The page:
IMO, I think the Yukon furnaces your looking at are more a wood burner than coal. look at the Newmac add on furnace/GAO model, it's specificly made for coal and will burn wood also and is made in canada http://newmacfurnaces.com/index.php?opt ... Itemid=380
Dennis
 
Hand Fed Coal Boiler: AHS/WOC55-multi-fuel/wood,oil,coal
Coal Size/Type: Anthracite/stove size

Re: Yukon Multi Fuel Furnaces

PostBy: franco b On: Fri Jan 25, 2013 6:18 pm

The Newmac looks like they took their wood furnace and added grates and a door underneath. The fire box does have vertical sides but is too narrow, ideal is round and next square or close to it. There is no designed heat exchange, just a baffle to help direct flue gas. Unless cast iron and heavy it will warp or burn out with coal.

I would keep looking. The problem with coal is there is not enough demand to justify a unit designed from the ground up for coal assuming they are even able to. So they add grates to their wood furnace and call it a coal furnace. It will probably work but be far from ideal.
franco b
 
Hand Fed Coal Stove: V ermont Castings 2310, Franco Belge 262
Baseburners & Antiques: Glenwood Modern Oak 114
Coal Size/Type: nut and pea

Re: Yukon Multi Fuel Furnaces

PostBy: Dennis On: Fri Jan 25, 2013 8:13 pm

franco b wrote:The Newmac looks like they took their wood furnace and added grates and a door underneath. The fire box does have vertical sides but is too narrow, ideal is round and next square or close to it. There is no designed heat exchange, just a baffle to help direct flue gas. Unless cast iron and heavy it will warp or burn out with coal.

I would keep looking. The problem with coal is there is not enough demand to justify a unit designed from the ground up for coal assuming they are even able to. So they add grates to their wood furnace and call it a coal furnace. It will probably work but be far from ideal.

:up: good to know and still learning everyday
Dennis
 
Hand Fed Coal Boiler: AHS/WOC55-multi-fuel/wood,oil,coal
Coal Size/Type: Anthracite/stove size

Re: Yukon Multi Fuel Furnaces

PostBy: mills4135 On: Sat Jan 26, 2013 2:34 pm

franco b,do you mind saying what you run for coal burning,approx cost and availability? I will take no offence if you would rather not.once again i want to thank everyone for their input up to this point,at least i have not wasted a bunch of cash on something that will not do the job.Regards mills4135
mills4135
 
Stove/Furnace Make: Fawcett

Re: Yukon Multi Fuel Furnaces

PostBy: franco b On: Sat Jan 26, 2013 5:33 pm

mills4135 wrote:franco b,do you mind saying what you run for coal burning,approx cost and availability? I will take no offence if you would rather not.once again i want to thank everyone for their input up to this point,at least i have not wasted a bunch of cash on something that will not do the job.Regards mills4135


I have a high ranch(built 1990 and fairly tight with good insulation) with finished lower level. The house has oil fired baseboard heat. On that lower level I have run a number of stoves, right now a Glenwood Modern Oak 114 antique. Upstairs I run a mid size Franco Belge. Because I am an enthusiast and want to try different stoves this precludes any permanent installation such as you have in mind. Yours will be better because it will distribute the heat better. I have always been able to sell the stoves I am through with for a profit which more than pays for the next stove. So my aims are different than yours. My background was in oil burners and my interest was always in achieving good clean combustion. Not an easy thing top do with oil burners built in the 1930s and 40s.

To burn any fuel in the best way possible means mixing the air as evenly as possible and maintaining adequate heat where the fuel is burning. With coal the problems are also to keep the entire bed free of ash to allow air to mix thoroughly. A round fire pot does this best along with a grate design that facilitates clearing the ash. When portions of the coal bed are deprived of air carbon monoxide is formed. It's not just that this is poisonous but that it can be burned as well. Not burning it just wastes fuel. The round fire pot will generate less and if insulated with fire brick will burn more of it. Square and rectangular fire boxes certainly can burn coal but always have ash build up in the corners.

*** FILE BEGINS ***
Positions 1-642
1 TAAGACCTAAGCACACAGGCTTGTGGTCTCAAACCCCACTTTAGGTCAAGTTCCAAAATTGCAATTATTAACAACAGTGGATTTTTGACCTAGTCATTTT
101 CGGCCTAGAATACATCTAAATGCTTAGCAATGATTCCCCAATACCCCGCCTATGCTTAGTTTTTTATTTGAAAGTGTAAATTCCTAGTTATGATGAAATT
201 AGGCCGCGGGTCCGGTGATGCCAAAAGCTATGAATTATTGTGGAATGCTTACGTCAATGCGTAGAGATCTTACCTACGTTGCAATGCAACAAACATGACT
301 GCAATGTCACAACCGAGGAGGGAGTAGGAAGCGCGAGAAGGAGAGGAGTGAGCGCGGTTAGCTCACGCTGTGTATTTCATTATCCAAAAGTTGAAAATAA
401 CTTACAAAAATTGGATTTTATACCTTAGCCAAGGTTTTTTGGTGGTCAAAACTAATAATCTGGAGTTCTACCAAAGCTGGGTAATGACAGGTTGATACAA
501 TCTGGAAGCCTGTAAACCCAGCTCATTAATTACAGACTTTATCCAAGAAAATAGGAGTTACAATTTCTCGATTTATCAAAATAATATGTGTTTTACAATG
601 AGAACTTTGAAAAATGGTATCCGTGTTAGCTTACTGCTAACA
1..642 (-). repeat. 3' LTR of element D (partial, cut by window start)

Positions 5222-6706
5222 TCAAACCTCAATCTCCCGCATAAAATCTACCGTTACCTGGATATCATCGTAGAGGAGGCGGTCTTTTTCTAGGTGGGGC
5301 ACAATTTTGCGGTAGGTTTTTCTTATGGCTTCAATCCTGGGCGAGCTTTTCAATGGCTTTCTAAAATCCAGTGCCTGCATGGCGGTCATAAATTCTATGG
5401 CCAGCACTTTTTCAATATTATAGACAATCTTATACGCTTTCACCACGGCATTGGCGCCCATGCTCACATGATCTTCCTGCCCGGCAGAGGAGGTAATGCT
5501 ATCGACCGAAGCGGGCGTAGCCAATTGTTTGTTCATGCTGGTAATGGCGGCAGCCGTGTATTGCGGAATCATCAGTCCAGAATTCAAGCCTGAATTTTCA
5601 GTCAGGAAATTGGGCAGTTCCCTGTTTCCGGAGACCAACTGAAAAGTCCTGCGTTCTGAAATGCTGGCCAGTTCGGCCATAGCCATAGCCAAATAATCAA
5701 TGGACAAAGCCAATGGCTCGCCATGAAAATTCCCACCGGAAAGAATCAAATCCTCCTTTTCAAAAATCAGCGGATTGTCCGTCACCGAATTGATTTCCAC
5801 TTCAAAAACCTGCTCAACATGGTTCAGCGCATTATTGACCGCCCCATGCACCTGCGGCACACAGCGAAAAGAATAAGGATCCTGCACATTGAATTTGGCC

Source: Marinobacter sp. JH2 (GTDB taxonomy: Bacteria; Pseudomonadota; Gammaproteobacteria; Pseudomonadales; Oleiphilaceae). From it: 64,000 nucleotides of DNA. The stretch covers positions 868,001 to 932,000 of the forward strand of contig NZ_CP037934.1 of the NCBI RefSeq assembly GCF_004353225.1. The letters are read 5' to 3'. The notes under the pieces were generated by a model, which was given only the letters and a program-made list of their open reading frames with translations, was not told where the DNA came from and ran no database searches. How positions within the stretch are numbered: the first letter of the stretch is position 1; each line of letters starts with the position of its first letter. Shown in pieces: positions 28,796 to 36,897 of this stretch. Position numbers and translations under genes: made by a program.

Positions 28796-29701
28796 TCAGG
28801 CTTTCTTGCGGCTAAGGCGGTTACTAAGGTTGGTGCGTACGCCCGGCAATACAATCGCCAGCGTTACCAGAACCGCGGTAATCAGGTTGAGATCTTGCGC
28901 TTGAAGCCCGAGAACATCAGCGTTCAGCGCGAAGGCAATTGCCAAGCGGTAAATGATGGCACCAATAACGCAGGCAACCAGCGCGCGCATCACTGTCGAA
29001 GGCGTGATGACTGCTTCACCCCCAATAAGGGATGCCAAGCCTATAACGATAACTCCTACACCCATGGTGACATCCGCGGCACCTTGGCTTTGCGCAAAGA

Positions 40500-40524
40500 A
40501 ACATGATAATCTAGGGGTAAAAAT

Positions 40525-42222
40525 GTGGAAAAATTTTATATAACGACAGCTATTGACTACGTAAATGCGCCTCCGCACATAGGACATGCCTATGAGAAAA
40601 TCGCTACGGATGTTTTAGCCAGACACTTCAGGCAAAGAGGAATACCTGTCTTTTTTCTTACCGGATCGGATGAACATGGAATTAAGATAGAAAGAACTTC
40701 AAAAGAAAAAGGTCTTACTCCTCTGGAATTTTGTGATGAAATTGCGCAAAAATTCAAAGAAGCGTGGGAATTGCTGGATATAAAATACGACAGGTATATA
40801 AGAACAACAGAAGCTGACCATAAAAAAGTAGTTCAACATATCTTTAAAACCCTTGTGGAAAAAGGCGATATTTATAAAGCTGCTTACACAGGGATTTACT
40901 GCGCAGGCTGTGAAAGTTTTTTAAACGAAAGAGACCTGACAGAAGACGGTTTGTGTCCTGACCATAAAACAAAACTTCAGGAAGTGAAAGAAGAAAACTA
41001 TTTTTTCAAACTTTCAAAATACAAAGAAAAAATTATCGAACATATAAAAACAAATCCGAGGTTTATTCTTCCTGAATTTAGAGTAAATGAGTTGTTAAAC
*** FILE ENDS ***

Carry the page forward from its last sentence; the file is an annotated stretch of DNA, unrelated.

If I were to buy something like you have in mind I would seriously consider a stoker but one of the triburner type which burns the coal on a flat plate and just pushes the ashes over the edge to the ash pan. They do tend to deposit more fly ash in smoke pipe and other areas though. Also you can't burn wood if that is important.

This really does not answer the question of what to buy. Unfortunately I don't think there is a lot to choose from as there is in buying an oil or gas fired boiler. Whatever you can find will probably have compromises because the market for forced hot air hand fired coal burners is so thin. Even for plain hand fired stoves there are only a few makers that have had good revues. I would consider a thermostat to control the air a must though.
franco b
 
Hand Fed Coal Stove: V ermont Castings 2310, Franco Belge 262
Baseburners & Antiques: Glenwood Modern Oak 114
Coal Size/Type: nut and pea

Re: Yukon Multi Fuel Furnaces

PostBy: mills4135 On: Mon Jan 28, 2013 6:52 pm

I'm understanding that more as i continue this quest,as you say the more i look the more i see you would need the features of several different models and brands to have all you would need for a really excellent single multi fuel unit.Having said that,does anyone have any thoughts or experience with the Harman SF-2500-A wood/coal furnace? Thanks once again franco b for pointing me in the right direction as to what is to be avoided and what is absolutely necessary to have if a multi fuel is to be even moderately acceptable in performance and life span. Regards Mills4135
mills4135
 
Stove/Furnace Make: Fawcett

Re: Yukon Multi Fuel Furnaces

PostBy: stoker_RI On: Mon Jan 28, 2013 7:10 pm

Curious...you are "just over the ME border" where? Top of the state? Like Fort Kent area?

What is the cost for Coal, Oil, And Wood up your way??
stoker_RI
 
Stove/Furnace Make: Leisure Line
Stove/Furnace Model: WL 110 Boiler